In all six countries, people who internalized this stigma or blamed themselves for their weight were more likely to avoid health care, the study found.

“They would be examined less by the doctor, they were more of the opinion that their doctors rated their weight negatively and that their doctor respected them less and did not listen to their needs,” said Puhl.

Those beliefs persisted even if the person wasn’t significantly overweight, the study found.

“I should note that body weight has not been associated with any of these healthcare experiences, so it was just internalizing that stigma,” said Puhl.

Previous research shows that when people experience and internalize weight stigma, it can itself predict weight gain.

“A common belief is that a little shame or stigma might motivate people to lose weight, but that’s not what we see in the research,” Puhl said. “In fact, people’s stigma contributes to unhealthy eating habits, less physical activity, and weight gain.”

This pattern was also evident in both studies across countries: the more people blamed themselves for their weight, the greater the weight gain over the past year – and the more they turned to diet to deal with stress.

“These results really give us a compelling reason not only to target the weight stigma of doctors or healthcare professionals, but also to find ways to help people reduce self-blame for stigma,” said Puhl.

Change starts at home

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Attitude change should start at home, Puhl said, with loving conversations about healthy behavior without “making the child feel completely ashamed or embarrassed or judged because of their body looks”.

“Our studies show that when parents shift the conversation to health Behaviors that tend to be far more effective, “she said.” The focus is not on the number on the scale, but on the whole family eating fruits and vegetables, replacing soda with water, and doing daily physical activity. Young people often prefer to hear more neutral words like “BMI” or “weight” than “obese” or “fat” or “heavy”, but that can change depending on individual preference and gender, said Puhl.

“One of the things that we found in girls in particular is that even if parents add weight in a more neutral way, they can feel emotionally troubled, so maybe it’s best not to mention the weight of everything,” Puhl said .

“I think we can significantly reduce the stigma of weight in the home environment by focusing conversations on health and health behaviors, rather than the number on the scale or physical appearance.”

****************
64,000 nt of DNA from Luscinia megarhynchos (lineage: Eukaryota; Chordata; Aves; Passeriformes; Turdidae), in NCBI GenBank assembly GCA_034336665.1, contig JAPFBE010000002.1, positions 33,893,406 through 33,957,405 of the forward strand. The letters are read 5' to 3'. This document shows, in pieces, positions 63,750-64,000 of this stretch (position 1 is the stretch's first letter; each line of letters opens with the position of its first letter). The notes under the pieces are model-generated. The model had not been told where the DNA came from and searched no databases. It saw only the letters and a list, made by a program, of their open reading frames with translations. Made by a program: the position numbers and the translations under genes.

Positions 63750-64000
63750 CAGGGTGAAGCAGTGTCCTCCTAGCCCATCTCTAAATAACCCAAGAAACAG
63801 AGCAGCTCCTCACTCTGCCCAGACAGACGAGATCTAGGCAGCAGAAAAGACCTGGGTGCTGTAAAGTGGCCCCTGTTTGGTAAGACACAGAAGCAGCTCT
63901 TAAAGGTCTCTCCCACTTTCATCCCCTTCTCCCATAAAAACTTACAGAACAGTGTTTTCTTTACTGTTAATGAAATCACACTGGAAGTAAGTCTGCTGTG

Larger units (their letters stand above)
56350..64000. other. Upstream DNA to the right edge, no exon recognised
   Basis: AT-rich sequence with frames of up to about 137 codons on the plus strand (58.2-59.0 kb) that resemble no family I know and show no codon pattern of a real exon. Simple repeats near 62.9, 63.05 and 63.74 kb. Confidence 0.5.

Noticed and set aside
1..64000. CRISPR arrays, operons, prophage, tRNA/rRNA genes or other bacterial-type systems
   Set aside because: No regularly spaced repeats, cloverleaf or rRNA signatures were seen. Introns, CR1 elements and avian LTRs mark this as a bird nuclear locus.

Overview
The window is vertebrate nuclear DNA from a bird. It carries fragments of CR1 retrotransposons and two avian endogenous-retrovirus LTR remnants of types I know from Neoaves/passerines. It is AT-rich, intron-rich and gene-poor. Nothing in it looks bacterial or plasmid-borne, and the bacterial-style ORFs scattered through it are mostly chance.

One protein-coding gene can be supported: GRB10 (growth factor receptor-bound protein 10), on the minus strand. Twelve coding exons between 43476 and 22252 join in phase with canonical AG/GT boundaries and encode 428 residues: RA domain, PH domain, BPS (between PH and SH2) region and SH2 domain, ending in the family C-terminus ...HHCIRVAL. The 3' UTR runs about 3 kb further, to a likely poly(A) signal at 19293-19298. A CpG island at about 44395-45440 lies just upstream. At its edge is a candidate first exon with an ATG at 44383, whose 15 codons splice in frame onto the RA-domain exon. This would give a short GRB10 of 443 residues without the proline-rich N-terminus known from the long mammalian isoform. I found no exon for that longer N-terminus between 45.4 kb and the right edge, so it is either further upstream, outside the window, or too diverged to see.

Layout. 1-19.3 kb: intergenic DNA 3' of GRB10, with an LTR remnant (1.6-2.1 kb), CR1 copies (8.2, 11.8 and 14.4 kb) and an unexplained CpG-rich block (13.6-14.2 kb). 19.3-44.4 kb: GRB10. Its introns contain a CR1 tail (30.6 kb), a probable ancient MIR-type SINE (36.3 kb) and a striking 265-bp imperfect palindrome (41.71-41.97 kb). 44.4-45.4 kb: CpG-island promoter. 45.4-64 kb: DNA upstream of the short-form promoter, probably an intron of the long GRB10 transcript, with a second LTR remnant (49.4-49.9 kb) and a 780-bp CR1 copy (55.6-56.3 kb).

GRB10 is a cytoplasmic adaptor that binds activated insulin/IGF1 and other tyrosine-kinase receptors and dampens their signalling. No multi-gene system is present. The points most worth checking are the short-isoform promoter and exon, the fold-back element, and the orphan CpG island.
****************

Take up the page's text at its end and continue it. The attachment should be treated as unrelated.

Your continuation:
It is also a political problem

In addition to changing personal attitudes about obesity, its causes, and who to blame, Puhl said local, state, and federal governments should play a role in combating weight stigma.

“It is legal in the United States to discriminate against people because of their weight,” she said. “Only those who live in the state of Michigan that passed law in the 1970s are protected from discrimination (based on weight).”

Some cities have local ordinances in place, and other states like Massachusetts are trying to enforce laws, but there is no federal mandate against weight discrimination, such as. B. not getting a job because of the weight, said Puhl.

However, research shows that there is “significant public support in the US to pass laws that would make body weight discrimination illegal,” she added.Childhood obesity, high blood pressure, cholesterol-related poor cognitive performance from mid 30-30

“This is a clear political goal that could really change people’s lives and send the message that this is a legitimate form of stigma and abuse that we will not tolerate,” she said.

There must also be changes in medical facilities, emphasized Puhl. “We need to train medical professionals early on in medical school instead of waiting for them to be in clinical practice,” she said.

On a positive note, a consensus statement Puhl co-authored last year calling for an end to the weight stigma has been signed by 100 international medical organizations.

Policy changes can also be implemented in schools by ensuring that children are protected from weight-based bullying, Puhl said.

“Many schools have diversity curricula and we need to make sure that weight is part of that diversity teaching,” she said. “We definitely need to talk about race and ethnicity, as well as sexual orientation and religion, but we also need to make sure that weight diversity is covered too.”